Monday, July 9, 2007

Supertanker Rates May Fall This Quarter

Supertanker Rates May Fall This Quarter on OPEC Supply Squeeze
By Alaric Nightingale
July 9 (Bloomberg)

The cost of hiring supertankers on the world's busiest shipping lanes may slump this quarter as OPEC, supplier of 40 percent of the world's crude, works to reduce a glut of crude in the U.S.

Daily earnings for carriers able to haul 2 million-barrel cargoes of Middle East crude on the main supertanker route to Asia will drop 42 percent to $47,500 a day, according to the median estimate of seven analysts polled by Bloomberg News July 5 and 6. They were about $82,000 in the same quarter last year.

Crude stockpiles in the U.S., the world's biggest oil- consumer, have soared to a nine-year high. The glut may prompt the Organization of Petroleum Exporting Countries to curb shipments, swelling the number of supertankers available to transport loads and hurting earnings at owners such as Frontline Ltd., according to Finn Engelsen of Laurentzen & Stemoco A/S.

``As far as OPEC are concerned, there's only one choice and that's to work for a reduction of stocks in the U.S.,'' said Engelsen, managing director at the Oslo-based shipping consultant, who correctly predicted tanker-rental rates would halve at the end of last year when other analysts forecast smaller declines and even gains.

U.S. refineries account for about a quarter of demand for the world's largest crude carriers, according to data from New York-based McQuilling Brokerage Services LLP. When shipments to the U.S. decline, it frees up tankers for other routes, reducing hire rates globally.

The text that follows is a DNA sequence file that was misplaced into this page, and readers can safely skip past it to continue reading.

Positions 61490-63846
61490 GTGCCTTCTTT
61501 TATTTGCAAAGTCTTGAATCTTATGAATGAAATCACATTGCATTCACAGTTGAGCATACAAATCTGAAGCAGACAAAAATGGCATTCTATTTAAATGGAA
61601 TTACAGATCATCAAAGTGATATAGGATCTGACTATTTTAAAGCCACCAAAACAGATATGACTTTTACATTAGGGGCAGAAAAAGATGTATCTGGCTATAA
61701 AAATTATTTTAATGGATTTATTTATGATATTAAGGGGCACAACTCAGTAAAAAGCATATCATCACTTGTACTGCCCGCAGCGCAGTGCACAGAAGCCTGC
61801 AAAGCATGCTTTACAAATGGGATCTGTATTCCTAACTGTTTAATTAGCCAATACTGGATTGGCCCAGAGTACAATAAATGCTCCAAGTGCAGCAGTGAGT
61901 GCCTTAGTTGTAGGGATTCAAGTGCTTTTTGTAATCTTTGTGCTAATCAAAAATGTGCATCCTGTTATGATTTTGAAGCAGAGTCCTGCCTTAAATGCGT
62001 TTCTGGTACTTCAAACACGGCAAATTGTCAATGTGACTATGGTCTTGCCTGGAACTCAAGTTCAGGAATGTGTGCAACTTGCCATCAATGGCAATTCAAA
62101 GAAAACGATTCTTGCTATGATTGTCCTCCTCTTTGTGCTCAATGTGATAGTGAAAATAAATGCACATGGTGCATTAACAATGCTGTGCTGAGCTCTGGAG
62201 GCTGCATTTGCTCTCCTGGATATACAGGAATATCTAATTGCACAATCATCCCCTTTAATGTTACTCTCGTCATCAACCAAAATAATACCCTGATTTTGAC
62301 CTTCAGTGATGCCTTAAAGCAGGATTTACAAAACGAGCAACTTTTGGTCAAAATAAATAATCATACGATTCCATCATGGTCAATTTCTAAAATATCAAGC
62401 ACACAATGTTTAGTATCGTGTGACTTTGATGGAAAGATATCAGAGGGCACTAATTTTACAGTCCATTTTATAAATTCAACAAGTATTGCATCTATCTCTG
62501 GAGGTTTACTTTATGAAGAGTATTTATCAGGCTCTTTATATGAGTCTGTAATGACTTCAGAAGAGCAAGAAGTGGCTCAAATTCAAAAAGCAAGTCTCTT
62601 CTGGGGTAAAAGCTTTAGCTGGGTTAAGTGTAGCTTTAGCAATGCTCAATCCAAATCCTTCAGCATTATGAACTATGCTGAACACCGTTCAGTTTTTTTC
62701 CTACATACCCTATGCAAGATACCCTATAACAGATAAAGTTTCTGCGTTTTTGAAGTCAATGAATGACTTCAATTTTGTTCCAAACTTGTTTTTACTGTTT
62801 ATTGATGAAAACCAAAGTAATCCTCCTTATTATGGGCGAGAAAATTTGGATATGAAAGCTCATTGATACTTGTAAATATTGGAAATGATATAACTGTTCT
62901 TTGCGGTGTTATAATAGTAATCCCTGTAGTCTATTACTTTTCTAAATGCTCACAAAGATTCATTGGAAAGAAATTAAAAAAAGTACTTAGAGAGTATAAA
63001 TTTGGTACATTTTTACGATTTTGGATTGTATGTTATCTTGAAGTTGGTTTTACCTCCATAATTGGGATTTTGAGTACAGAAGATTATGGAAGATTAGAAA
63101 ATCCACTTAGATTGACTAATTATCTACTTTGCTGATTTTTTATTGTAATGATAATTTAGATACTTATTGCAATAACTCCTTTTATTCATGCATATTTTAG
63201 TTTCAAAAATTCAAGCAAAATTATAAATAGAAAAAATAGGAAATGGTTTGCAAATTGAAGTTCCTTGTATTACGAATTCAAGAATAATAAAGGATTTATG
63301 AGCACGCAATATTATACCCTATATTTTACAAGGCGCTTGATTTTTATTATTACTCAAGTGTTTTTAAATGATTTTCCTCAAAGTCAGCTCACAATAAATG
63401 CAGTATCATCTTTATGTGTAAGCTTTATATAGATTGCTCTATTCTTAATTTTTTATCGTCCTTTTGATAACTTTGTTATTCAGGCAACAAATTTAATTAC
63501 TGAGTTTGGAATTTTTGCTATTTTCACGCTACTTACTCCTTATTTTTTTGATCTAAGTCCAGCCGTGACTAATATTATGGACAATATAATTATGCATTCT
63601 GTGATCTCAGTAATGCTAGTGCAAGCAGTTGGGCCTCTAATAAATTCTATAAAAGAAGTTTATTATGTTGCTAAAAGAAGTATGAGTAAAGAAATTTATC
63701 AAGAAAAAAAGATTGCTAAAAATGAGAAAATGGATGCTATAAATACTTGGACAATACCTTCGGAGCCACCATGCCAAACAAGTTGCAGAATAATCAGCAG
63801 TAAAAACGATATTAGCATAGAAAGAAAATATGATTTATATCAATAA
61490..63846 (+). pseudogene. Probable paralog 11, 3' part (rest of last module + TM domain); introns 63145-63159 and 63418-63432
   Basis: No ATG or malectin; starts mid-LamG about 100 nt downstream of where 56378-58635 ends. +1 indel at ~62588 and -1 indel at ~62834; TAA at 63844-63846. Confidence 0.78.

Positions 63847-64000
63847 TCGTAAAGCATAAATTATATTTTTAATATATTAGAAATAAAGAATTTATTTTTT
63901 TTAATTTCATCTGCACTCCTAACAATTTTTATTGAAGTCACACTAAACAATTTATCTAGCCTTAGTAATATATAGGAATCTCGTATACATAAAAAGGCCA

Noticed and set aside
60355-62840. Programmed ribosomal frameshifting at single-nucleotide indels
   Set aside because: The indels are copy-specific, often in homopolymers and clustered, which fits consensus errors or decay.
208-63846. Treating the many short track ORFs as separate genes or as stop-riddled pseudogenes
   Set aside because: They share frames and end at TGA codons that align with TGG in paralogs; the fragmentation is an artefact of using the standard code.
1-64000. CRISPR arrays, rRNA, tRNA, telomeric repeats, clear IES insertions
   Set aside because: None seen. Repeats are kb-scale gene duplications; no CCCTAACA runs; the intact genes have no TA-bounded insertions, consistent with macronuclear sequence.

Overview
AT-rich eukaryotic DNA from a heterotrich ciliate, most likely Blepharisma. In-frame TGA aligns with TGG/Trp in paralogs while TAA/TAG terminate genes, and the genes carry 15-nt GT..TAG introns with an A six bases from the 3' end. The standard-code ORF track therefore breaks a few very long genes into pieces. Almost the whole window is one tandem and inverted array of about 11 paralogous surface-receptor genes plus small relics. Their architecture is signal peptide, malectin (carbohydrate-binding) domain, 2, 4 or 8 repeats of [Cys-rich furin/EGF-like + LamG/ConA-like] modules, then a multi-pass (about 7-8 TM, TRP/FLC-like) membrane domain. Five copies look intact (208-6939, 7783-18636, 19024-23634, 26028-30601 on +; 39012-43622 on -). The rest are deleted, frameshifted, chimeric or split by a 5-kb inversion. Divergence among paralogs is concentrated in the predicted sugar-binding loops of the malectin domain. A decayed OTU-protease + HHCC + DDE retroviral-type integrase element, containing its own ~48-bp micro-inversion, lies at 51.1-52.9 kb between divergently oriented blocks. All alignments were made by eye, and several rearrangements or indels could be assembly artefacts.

Below-normal refinery processing, caused by fires and extended maintenance programs, left U.S. oil companies with about 300,000 barrels a day of crude they didn't need in the second quarter, according to Ole-Rikard Hammer, senior analyst at Oslo-based PF Bassoe AS, who has tracked tanker markets for 20 years.

`Extraordinary Situation'

``The problem is the extraordinary U.S. refinery situation,'' said Hammer. ``Inventories are high and they don't need to bring in more crude for the moment.''

OPEC began trimming production in October last year, pushing average tanker-rental rates down to 39 percent less than their year-earlier levels. U.S. crude-oil inventories climbed to 354 million barrels in the second quarter, the most since 1998, according to the Energy Department in Washington.

A growing global fleet of tankers is stoking declines in rates. So far this year, the number of vessels has expanded by about 4.5 percent to 495, according to data from London-based shipbroker Galbraith's Ltd.

At the same time, OPEC's cutbacks have helped to trim the volume of crude carried by tankers by 5.2 percent to 466 million barrels, according to estimates from Halifax, England-based consultant Oil Movements Ltd.

``That's simply because of OPEC cut production,'' said Oil Movements founder Roy Mason. ``OPEC produces less oil, so there are fewer shipments.''

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